RLWC 2017 preview: Can New Zealand reclaim the tag of world’s best?

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    Jesse Bromwich and teammate Kevin Proctor are alleged to have purchase cocaine after the Anzac Test (NRL Photos)

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    New Zealand has won every major international rugby league tournament held in the Southern Hemisphere over the last decade. That includes the last time the World Cup was held down under, in 2008, plus the 2010 and 2014 editions of the four nations.

    The Kiwis will no doubt be wanting to continue their streak as they aim to become of world champions for the second time.

    New Zealand Kiwis

    RLIF World Ranking: 2
    Best Result: Champions (2008)
    2013 Finish: Runners-up
    2017 RLWC Odds: $9

    New Zealand is one of three nations that have appeared in every single RLWC.

    It took 13 attempts for the Kiwis to finally be crowned world champions in 2008 and they put in a solid defence of their title in 2013.

    A year after relinquishing their title, they went through the 2014 four nations tournament and defeated Australia in Wellington to claim not only the silverware but also the title of the world’s best team.

    The following year they defeated Australia for the third consecutive time during the 2015 ANZAC Test, shifting the power of the rugby league world.

    A 2-1 series loss to England in 2015 asked some questions before three losses to Australia in 2016, including a thumping in the four nations final, saw the Kiwis lose the number one ranking.

    Over the past decade, New Zealand have been much more competitive during major tournaments than one-off matches, however, the off-field issues stemming from the Jesse Bromwich and Kevin Proctor incident appear to be still having an impact on the team now.

    It’s amazing how fortunes can change in less than 12 months. Just over a year ago New Zealand were ranked the number one team in the World and, all of a sudden, now find themselves under siege in a World Cup on home soil.

    David Kidwell has made a stand of embedding the right ethics and culture into the Kiwi setup and that has led to him foregoing the services of some of his key personnel.

    This sees the co-hosts go into this tournament with their backs against the wall.

    Team Line Up
    1. Roger Tuivasa-Sheck
    2. Dallin Watene-Zelezniak
    3. Gerard Beale
    4. Brad Takairangi
    5. Jordan Rapana
    6. Kodi Nikorima
    7. Shaun Johnson
    8. Martin Taupau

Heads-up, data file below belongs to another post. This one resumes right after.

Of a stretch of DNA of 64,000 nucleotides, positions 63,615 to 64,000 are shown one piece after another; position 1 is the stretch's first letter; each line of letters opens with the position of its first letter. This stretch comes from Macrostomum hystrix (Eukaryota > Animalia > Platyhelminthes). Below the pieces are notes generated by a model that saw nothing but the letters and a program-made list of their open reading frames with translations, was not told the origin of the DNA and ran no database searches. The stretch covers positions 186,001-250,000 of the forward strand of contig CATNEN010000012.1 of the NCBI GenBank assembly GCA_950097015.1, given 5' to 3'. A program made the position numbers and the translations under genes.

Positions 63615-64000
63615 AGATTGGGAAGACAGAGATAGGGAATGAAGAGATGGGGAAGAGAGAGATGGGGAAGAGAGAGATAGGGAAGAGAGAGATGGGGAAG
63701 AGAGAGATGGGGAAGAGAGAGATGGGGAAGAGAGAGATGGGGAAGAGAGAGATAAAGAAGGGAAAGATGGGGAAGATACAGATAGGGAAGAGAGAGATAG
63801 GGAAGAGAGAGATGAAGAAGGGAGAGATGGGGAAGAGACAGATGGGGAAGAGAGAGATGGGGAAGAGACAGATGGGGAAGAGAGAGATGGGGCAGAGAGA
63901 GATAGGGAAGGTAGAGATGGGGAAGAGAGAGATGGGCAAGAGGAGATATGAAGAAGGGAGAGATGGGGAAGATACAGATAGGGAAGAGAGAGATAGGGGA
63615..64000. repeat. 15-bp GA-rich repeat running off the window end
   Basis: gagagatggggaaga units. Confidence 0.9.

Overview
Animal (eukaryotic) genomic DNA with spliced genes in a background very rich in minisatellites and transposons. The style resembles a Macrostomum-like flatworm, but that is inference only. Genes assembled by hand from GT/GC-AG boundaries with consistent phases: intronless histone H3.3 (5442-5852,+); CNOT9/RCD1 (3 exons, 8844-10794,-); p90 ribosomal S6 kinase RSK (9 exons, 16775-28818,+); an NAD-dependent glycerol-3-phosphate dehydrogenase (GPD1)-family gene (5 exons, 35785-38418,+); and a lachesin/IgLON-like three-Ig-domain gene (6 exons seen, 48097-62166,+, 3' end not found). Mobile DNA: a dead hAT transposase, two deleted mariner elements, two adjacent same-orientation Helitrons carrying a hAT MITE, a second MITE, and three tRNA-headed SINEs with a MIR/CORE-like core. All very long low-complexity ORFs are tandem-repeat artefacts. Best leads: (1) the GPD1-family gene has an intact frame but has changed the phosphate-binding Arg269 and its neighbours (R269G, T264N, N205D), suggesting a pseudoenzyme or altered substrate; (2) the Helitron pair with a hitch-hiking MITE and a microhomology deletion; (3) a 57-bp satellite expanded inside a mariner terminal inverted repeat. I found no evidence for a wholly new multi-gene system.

9. Thomas Leuluai
    10. Adam Blair (c)
    11. Kenny Bromwich
    12. Joseph Tapine
    13. Simon Mannering

    14. Nelson Asofa-Solomona
    15. Russell Packer
    16. Isaac Liu
    17. Danny Levi

    Squad Members: Addin Fonua-Blake, Peta Hiku, Te Maire Martin, Jason Nightingale, Elijah Taylor, Jared Warea-Hargreaves, Dean Whare

    Most of the media focus to date has been on the players that are missing rather than those that form the side, although David Kidwell has still named a strong side that is capable of delivering the big one.

    A lot will rest on the shoulders of established superstars such as Shaun Johnson, Roger Tuivasa-Sheck, Martin Taupau and Simon Mannering if the Kiwis are to progress far in this tournament.

    Key Player
    Shaun Johnson won’t only be the player to watch as a neutral, he’ll be the player that New Zealand’s hopes hang on.

    The individual brilliance from Johnson can turn games and his performances in the black jersey have been some of the best of his career. Just look back at highlights of both the last RLWC and the 2014 four nations.

    Johnson was the recipient of the Golden Boot as the best player in the world only a few seasons ago and even his harshest critics would agree that, when at his best, he is the most entertaining player in the game.

    Fixtures and Opponents
    All times AEDT

    Opponent Venue Kick-Off
    Samoa Mt Smart Stadium Sat. Oct 28, 6:10pm
    Scotland Christchurch Stadium Sat. Nov 4, 3pm
    Tonga Waikato Stadium, Hamilton Sat. Nov 11, 3pm

    Key Match
    Based on what I’ve written already, the match against Tonga is going to be an unmissable event for sports fans.

    The choices made by certain players as to where their loyalties lie will ensure there is plenty of feeling within both camps. In terms of intensity, you can almost guarantee this will be one of, if not the most, brutal and physical games during the 2017 World Cup.

    Players have let their feelings be known and this match will be the moment to let their action do the talking. The Kiwis will be intent to send out a message however, emotions aside, this match against Tonga may carry even more significance as, depending on other results, it could very well decide who tops Group B.

    If you’re only a casual rugby league fan and planning to watch just a handful of games during this RLWC, make sure this mouth-watering clash is one of them!

    RLWC 2017 Prospects
    David Kidwell has set the standard he expects of those representing New Zealand both on and off the field and it appears the media storm created may have bought the Kiwi squad even closer together.

    They have an undisputed record in tournaments held within the Southern Hemisphere for the past decade which can’t be ignored.

    The Kiwi spirit and mana are likely to be on show during this World Cup and the ‘us against the world’ mentality that appears to be gathering momentum in camp is the perfect platform for a World Cup ambush to replicate the feats of 2008.